who here uses or carries a VHF?

I’m just curious. it seems to be a very wise piece of equipment to carry with you, especially in the case of an emergency.

at the same time, what about hose personal emergency beacon’s? I’ve read it could be a good idea to have one with you, but I haven’t seen them anywhere.

I can see the wisdom of having a GPS if you carry those, so if you do get a response when you request help, you can tell them where you are exactly.

also, what about those FRS radios, or whatever they’re called? it adds up to a lot of electrical equipment to take along with you…which should you take if you’re going on a longer trip into the middle of nowhere?


I carry a vhf
when I’m in saltwater. Don’t think anyone monitors freshwater and from what I recall vhf’s are for marine(onboard a boat) use only. Gps’ are awesome, I have a big one on my sailboat that is always on when I’m moving due to it’s tide correction factor and speed over bottom readings, nevermind letting me know where I am and how to get to where I’m going. The portable gets “home”(truck) position plugged in when hiking or paddling rivers, so I know where my truck is(long story, longer hike ;-)) i would think frs is a good walkie talkie for communication with partners on the same band, and as I believe vhf is marine only, it would be the way to go on freshwater paddling and camping.

guess I’ll have to do some research…
…and see what VHF regulations/operations are for fresh water, being I’m a land locked lubber and will probably only be cruising in big lakes rather than the ocean or anything.

Yes and no
Any seriuos paddler who does big coastal water, and even big lakes over long trips, carries a VHF including a weather alert feature. The basic units are fairly affordable these days. The higher prices get you better submersibility, compactness or reception.

The personal locator beacons (PLB) are migrating from use by motor boats to paddle boats. Seems that they are coming up as options for which people can pay an extra cost when they rent boats. I believe they already have information on your position similar to cell phones - once deployed they are automatically broadcasting location. If you really need to deploy one there’s a decent chance that the VHF is not an option due to boat loss or injury.

The PLB’s remain controversial for paddle boaters, especially since the signal is generally not responded to once the nearest satellites have passed over the beacon twice. That’s according to someone I know currently training in one of the major merchant Marine academies on the east coat. OK for someone in a big honking motor boat with no engine and communications down, but maybe too long for somone swimming in 54 degree water after having been separated from their kayak. People do get these things and assume that it means that they will be plucked from danger very quickly, but so far the jury is out on that.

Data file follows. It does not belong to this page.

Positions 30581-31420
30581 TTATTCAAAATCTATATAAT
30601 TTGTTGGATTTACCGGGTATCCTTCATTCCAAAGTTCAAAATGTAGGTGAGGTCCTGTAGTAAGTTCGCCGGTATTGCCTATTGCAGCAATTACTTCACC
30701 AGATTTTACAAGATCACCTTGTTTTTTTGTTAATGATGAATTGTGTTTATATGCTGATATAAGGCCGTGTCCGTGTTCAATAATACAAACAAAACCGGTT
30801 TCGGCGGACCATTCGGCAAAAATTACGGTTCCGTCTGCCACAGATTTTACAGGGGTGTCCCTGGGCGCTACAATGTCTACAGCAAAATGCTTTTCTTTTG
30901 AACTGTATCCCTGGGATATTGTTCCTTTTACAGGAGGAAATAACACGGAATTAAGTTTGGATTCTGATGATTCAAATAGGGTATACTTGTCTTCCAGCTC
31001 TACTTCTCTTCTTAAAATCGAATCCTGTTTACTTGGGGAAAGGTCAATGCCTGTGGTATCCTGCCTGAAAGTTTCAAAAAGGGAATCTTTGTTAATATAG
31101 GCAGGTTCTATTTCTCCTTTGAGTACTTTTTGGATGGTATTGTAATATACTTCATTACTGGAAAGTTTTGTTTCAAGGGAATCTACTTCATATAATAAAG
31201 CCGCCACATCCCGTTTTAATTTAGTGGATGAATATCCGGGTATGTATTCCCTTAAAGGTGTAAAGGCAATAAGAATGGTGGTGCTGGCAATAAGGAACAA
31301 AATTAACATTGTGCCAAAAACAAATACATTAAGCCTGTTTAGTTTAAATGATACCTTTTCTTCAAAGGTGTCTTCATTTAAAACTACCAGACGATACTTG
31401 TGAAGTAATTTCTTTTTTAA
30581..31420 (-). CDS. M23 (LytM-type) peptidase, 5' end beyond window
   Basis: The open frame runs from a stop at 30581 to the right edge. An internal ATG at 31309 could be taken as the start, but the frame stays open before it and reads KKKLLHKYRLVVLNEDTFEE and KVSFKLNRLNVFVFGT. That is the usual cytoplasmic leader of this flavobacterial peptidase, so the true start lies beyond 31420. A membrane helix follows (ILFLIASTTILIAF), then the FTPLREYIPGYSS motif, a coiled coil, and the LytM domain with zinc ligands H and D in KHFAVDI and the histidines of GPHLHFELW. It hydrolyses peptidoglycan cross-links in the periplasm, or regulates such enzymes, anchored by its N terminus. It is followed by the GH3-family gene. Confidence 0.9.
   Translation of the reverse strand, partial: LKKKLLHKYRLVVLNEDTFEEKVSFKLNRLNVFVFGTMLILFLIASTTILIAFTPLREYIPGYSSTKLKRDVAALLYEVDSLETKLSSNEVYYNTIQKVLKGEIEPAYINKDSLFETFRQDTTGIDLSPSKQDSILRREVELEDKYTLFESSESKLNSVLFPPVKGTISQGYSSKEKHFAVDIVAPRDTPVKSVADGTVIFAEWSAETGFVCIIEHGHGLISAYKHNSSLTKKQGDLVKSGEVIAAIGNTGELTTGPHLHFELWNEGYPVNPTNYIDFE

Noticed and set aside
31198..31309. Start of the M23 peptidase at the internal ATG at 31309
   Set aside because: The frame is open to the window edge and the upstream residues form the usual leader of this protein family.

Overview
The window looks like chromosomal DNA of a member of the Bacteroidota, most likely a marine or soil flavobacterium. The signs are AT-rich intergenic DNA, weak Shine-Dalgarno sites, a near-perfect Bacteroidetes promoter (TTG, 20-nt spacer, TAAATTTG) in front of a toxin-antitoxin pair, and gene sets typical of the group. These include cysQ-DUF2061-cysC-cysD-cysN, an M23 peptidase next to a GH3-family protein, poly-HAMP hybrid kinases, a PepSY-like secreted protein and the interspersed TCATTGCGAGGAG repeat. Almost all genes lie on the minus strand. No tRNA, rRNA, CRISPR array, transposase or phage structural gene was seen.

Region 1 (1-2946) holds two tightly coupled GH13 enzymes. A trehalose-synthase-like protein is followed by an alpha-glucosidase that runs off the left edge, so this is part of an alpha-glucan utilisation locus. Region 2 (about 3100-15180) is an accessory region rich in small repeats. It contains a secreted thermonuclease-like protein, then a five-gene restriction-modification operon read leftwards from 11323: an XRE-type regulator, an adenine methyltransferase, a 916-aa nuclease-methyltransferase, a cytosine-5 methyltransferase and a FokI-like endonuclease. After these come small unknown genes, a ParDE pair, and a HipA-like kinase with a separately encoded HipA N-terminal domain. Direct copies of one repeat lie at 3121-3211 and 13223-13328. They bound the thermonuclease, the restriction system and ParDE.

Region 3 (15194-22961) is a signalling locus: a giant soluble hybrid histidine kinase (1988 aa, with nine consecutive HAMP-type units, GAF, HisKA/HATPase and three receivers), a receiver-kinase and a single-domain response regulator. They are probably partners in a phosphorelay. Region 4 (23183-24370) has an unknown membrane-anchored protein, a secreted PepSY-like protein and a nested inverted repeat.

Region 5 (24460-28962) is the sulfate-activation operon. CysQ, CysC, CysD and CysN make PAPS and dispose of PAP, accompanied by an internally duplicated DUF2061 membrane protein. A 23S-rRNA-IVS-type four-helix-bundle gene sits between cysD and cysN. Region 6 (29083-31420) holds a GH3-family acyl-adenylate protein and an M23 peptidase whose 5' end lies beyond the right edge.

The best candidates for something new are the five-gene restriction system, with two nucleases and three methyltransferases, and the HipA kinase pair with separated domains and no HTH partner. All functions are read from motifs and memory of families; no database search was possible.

VHFs on inland lakes
VHFs are perfectly legal (and common) on large inland lakes, such as the Great Lakes. I assumed that anywhere the Coast Guard was active, VHFs were used, but it’s worth checking with the Coast Guard on that. I carry a uniden voyageur VHS and a small, cheap, submersible GPS unit as well (so I can give exact coordinates in the unlikely event of an emergency, and also so I can monitor our speed and distance travelled). GPSs are fun to have along; VHS radios are basic safety gear, and good for getting updated NOAA marine forecasts.

about the PLB…
I would hope it wouldn’t be due to having an unexpected wet exit and loss of boat that I’d use it. I was thinking more along the lines that if a VHF or FRS/GMS don’t work, you could turn it on and see if you get some sort or reaction.

I will have to see about the VHF in our area tho, being we don’t have any ‘coast guard’ on the lakes I’d probably frequent. looking thru The Source, I am seeing VHF and FRS/GMS radio’s with integrated GPS…could be a consideration, depending on battery life, of course.

Mafor Codes
I’ve been using the Mafor Codes on the VHF all summer. Never bothered before but they give more accurate weather reports in 3,6,9,12 and 16 hour increments.


I do…
When I’m paddling on Lake Michigan or Lake Superior and I am responsible for a group of people, I definitely have my VHF radio with me.